Edinburgh Fringe 2010
Emma Thomson Presents Fair Trade presents sex trafficking as being like the Dick Whittington story with a sad ending. To women in poorer parts of the world – Albania and Darfur, in this case – London is a capital of glamour, where the streets are paved with gold and where dreams will come true. The script takes as its central concern those women and the destruction of their dreams, as they are deceived by the people they trusted. This approach humanises the issue and gives an audience an access point, but also runs the risk of painting its characters as black-and-white caricatures.
The whole thing takes place inside a metal frame, almost a huge cage allowing the women inside to be seen, but clearly marking the limits of their freedom. The metal bars are also useful for hanging props from, and are frequently used to make minimal set alterations that have a big impact on so small a space. That and the use of large cardboard boxes (marked ‘FRAGILE’, and maybe containing smuggled people?) for the bigger pieces of set allow this to be a slick, tightly-plotted production. The scene changes aren’t allowed to drag, as the cast shift boxes while talking – they create an airport doorway that becomes a Tube turnstile in the blink of an eye, and not long afterwards it’s a bed. But the cage works best when it frames a mock panto scene featuring Cinderella, Buttons and Cinderella’s new fairy godmother. Women following their dreams into the UK are paralleled with Cinderella going off with a fairy godmother, and there’s an uncomfortable feeling that in some circumstances we the audience might encourage a young woman to follow such dreams (which is fine when they don’t end up being sex trafficked). Regarded as commodities, these trafficked women find their feelings ignored as their hopes and dreams are exploited.
However, that’s nothing to the discomfort caused by the brief auction scene. The stage is filled with a cattle market, framed within that cage still. However, it’s not cows that the salesman is offering, but women – seemingly drugged to the eyeballs and unaware of their surroundings – treated exclusively as commodities. This is the seedy, grimy face of the UK sex trade struggling to legitimise itself as an ‘industry’, and it stands in sharp contrast with the play’s ending. As houselights gently rise, the play’s verbatim nature comes to light with the two trafficked women saying they’ve reached the end of their stories and asking if someone will play them onstage. It’s a clever move, because – having offered the possibility of hope for women no longer being abused – the play suddenly reminds us that it is real and is happening all of the time. With the prospect that the characters might be in the audience itself, head start to turn, eyes check to see if anyone could be one of the onstage women. Clever stuff.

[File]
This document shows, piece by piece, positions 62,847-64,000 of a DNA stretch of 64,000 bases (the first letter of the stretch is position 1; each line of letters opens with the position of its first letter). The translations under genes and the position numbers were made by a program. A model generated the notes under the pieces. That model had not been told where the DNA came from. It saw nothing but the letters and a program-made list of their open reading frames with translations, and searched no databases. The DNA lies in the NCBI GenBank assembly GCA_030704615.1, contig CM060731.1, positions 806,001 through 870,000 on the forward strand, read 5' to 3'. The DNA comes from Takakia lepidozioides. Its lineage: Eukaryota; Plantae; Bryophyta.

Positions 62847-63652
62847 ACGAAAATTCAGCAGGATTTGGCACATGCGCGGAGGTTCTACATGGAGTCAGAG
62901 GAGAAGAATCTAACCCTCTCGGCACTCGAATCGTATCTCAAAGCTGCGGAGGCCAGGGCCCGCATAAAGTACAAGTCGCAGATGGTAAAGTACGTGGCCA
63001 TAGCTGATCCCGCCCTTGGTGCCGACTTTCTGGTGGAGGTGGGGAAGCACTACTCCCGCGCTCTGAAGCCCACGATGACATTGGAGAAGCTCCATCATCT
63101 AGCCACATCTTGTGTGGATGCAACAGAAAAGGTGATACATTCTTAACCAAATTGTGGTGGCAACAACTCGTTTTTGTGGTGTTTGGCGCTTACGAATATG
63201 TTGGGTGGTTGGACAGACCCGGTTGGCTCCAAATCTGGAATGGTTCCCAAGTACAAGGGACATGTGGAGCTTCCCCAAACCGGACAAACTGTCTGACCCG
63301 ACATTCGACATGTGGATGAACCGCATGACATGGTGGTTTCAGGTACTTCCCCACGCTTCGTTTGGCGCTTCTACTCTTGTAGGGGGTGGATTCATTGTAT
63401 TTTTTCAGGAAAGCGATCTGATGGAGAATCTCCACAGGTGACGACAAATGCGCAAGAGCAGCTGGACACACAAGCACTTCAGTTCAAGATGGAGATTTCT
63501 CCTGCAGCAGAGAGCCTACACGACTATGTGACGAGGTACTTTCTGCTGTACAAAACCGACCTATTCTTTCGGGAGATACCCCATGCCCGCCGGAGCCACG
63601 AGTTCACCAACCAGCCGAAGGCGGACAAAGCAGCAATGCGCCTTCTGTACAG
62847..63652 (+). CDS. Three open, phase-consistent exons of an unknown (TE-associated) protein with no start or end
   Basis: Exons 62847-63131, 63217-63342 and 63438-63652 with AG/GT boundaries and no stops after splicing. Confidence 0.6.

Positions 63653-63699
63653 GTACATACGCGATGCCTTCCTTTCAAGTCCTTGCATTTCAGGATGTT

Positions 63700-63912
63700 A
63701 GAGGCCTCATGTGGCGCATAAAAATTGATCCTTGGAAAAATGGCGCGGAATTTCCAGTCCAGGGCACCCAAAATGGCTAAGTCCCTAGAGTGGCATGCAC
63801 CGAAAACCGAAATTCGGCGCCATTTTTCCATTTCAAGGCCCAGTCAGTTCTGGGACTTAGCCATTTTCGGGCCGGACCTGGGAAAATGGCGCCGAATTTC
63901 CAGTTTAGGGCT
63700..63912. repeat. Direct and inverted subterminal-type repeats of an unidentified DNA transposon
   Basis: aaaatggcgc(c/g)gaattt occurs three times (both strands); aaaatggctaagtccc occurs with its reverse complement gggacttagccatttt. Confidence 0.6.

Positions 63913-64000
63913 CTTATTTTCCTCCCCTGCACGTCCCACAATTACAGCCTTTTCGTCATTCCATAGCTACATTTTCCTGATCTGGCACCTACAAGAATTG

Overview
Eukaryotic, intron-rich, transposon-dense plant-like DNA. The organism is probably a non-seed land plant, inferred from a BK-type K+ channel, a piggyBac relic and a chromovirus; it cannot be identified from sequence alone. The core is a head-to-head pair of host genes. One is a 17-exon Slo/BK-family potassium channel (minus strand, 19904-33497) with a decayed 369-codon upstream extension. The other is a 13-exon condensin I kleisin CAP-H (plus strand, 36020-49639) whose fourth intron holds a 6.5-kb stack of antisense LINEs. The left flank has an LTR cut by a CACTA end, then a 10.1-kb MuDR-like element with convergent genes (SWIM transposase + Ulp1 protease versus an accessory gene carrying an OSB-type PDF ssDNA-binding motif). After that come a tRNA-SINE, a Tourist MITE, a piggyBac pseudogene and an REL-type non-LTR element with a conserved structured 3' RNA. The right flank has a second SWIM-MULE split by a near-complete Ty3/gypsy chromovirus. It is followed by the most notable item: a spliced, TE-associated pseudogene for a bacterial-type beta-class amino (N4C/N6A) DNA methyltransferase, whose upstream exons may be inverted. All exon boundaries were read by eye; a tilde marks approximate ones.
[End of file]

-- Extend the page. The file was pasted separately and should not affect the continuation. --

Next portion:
But that focus on women is in danger of making the men seem like serial abusers. All men, not just some, because the men that pay for services in this drama are all pretty generic and it begins to look as though the trafficked women should never trust a man. The audience is given a story that is fast-moving without losing sight of its key figures, but with the victims painted so clearly, it’s a shame that this play uses such broad brushstrokes for its other characters. Everyone seems to either be an exploiter of women or a faceless representative of the state, processing one of the countless casefiles at the back of the stage, each casefile representing some trafficked woman.
This play raises a couple of difficult questions, but could delve much deeper – especially if it allowed for more focus on the actual crime and less on the victims. Of course they’re being exploited, but can we find out why and thus question the causes?